Not great, but not terrible. I must say, at the very least, that Butcher has created an interesting array of characters; however, his overall plot seems overly predictable and, at times, tiresome. The book is a quick read, and seems to appeal to readers (in my library at least). Though I wasn't particularly drawn into the book as I hoped, I will still read the others in the series to see if his story becomes more compelling. Not great, but not terrible. I must say, at the very least, that Butcher has created an interesting array of characters; however, his overall plot seems overly predictable and, at times, tiresome. The book is a quick read, and seems to appeal to readers (in my library at least). Though I wasn't particularly drawn into the book as I hoped, I will still read the others in the series to see if his story becomes more compelling.

  18. 4 out of 5

    Alex Criddle

    When I started this book, I honestly didn't think I was going to like it, especially after I finished the first chapter, but I actually ended up really liking it. The story was well written and fast-paced. I will recommend this to students, especially boys because I think they will enjoy the action and spy intrigue. There is also an undercurrent of romance which is not too much for boys but will satisfy girls who like some romance (like me). When I started this book, I honestly didn't think I was going to like it, especially after I finished the first chapter, but I actually ended up really liking it. The story was well written and fast-paced. I will recommend this to students, especially boys because I think they will enjoy the action and spy intrigue. There is also an undercurrent of romance which is not too much for boys but will satisfy girls who like some romance (like me).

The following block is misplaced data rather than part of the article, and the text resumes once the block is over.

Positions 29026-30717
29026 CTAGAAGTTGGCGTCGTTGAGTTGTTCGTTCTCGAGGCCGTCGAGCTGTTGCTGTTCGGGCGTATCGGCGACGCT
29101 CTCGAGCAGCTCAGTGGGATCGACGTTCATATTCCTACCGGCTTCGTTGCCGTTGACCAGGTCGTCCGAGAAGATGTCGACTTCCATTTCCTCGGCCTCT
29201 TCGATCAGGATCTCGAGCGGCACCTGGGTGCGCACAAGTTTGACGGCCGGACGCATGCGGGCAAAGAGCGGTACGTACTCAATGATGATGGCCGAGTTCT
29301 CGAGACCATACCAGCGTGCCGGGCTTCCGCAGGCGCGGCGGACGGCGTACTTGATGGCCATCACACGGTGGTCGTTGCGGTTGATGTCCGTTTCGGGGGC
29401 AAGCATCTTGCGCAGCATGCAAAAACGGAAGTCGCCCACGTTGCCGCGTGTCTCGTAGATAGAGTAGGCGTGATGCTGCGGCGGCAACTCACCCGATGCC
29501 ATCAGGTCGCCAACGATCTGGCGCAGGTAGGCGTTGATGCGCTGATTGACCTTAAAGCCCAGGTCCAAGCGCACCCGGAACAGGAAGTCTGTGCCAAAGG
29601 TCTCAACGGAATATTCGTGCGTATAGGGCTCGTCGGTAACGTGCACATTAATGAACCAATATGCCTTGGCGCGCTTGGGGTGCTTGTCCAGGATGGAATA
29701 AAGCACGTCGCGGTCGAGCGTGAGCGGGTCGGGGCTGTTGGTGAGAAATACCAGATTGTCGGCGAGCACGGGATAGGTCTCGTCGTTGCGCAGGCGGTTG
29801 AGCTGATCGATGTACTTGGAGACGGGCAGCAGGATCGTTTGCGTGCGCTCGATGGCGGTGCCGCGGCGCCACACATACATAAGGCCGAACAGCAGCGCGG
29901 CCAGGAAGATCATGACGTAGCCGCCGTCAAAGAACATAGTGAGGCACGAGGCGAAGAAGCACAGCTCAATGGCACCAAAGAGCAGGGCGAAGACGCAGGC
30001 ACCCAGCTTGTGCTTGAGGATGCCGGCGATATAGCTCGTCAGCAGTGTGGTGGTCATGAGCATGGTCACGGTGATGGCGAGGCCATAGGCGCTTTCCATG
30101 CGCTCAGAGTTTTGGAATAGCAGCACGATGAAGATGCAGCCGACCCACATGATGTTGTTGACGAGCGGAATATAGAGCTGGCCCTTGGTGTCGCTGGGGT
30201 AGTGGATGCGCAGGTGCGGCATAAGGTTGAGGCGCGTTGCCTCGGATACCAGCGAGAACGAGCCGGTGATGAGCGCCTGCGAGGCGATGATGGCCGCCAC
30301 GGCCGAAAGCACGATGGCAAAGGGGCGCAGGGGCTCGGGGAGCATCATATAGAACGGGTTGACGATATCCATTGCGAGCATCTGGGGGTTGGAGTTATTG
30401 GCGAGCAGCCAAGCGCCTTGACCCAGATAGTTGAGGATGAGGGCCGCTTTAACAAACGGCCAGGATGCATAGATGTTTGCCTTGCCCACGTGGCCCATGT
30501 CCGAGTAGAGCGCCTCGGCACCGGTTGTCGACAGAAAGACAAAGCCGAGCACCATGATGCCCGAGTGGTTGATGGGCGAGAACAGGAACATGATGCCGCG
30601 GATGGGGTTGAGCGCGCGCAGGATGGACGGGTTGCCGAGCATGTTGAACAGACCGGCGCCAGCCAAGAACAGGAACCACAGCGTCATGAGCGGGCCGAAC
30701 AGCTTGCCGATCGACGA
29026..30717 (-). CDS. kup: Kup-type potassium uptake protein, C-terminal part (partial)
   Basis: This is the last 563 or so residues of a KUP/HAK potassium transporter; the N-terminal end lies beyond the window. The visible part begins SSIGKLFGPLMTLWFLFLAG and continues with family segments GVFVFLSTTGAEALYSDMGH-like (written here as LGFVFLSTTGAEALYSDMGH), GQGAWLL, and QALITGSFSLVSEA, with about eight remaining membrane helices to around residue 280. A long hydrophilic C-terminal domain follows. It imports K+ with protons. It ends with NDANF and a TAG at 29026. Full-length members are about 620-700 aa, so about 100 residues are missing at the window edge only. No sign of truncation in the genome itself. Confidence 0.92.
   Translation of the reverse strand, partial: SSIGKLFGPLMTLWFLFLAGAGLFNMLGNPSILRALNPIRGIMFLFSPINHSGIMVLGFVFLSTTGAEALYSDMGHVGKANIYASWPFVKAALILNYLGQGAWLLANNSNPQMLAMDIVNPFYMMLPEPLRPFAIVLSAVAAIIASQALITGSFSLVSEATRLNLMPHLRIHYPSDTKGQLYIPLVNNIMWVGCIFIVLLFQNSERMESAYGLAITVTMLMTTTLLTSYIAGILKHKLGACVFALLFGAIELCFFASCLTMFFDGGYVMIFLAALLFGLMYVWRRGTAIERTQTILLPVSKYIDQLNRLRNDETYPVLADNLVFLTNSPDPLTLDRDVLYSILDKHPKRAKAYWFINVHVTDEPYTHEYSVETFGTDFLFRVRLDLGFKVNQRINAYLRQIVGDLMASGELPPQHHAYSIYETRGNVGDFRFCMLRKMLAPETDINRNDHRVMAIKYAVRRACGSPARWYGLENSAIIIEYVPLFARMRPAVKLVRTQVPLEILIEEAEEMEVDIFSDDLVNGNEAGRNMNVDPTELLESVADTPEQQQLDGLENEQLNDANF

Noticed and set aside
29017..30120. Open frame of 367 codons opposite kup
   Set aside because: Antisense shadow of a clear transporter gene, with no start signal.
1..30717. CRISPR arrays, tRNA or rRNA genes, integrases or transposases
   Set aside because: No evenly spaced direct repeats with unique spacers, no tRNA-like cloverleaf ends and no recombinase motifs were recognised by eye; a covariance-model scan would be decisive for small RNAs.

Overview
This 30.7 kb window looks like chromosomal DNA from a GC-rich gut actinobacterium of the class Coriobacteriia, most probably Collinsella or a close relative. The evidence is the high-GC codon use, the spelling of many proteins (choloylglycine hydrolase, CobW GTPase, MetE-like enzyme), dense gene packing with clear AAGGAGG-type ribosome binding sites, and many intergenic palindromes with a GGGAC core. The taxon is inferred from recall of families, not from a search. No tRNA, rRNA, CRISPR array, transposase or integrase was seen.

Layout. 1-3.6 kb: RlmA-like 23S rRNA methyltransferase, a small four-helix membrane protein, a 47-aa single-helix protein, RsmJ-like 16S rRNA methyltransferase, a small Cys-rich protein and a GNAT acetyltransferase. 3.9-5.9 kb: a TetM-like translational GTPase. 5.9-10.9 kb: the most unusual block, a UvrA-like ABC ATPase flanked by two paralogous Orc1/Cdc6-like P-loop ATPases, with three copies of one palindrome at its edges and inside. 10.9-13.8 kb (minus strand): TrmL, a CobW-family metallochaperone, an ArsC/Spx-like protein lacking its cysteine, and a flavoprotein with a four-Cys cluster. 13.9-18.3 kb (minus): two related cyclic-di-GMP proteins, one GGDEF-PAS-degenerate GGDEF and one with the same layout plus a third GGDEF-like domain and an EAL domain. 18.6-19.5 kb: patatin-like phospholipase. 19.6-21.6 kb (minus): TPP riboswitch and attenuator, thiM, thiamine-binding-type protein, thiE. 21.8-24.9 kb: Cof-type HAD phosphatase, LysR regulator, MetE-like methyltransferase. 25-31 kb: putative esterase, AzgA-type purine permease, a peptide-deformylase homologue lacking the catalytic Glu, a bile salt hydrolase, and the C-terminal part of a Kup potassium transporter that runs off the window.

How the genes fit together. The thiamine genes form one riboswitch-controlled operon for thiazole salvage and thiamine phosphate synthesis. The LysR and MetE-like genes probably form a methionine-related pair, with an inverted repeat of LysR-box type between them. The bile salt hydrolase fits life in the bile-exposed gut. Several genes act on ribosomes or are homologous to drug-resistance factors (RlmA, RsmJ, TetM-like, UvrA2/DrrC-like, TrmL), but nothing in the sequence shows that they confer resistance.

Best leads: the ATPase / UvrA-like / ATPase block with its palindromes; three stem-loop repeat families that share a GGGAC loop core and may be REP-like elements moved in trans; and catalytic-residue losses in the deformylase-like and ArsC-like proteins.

19. 4 out of 5

    Isaac

    Some may say this book is pretty childish, and I do admit it, but I also think it is also a nice book because it involves sophisticated technology and modern fantasy, both themes I like a lot. With thrilling adventures and stuff, I think it was worth the time I took to read it.

  20. 5 out of 5

    G Truog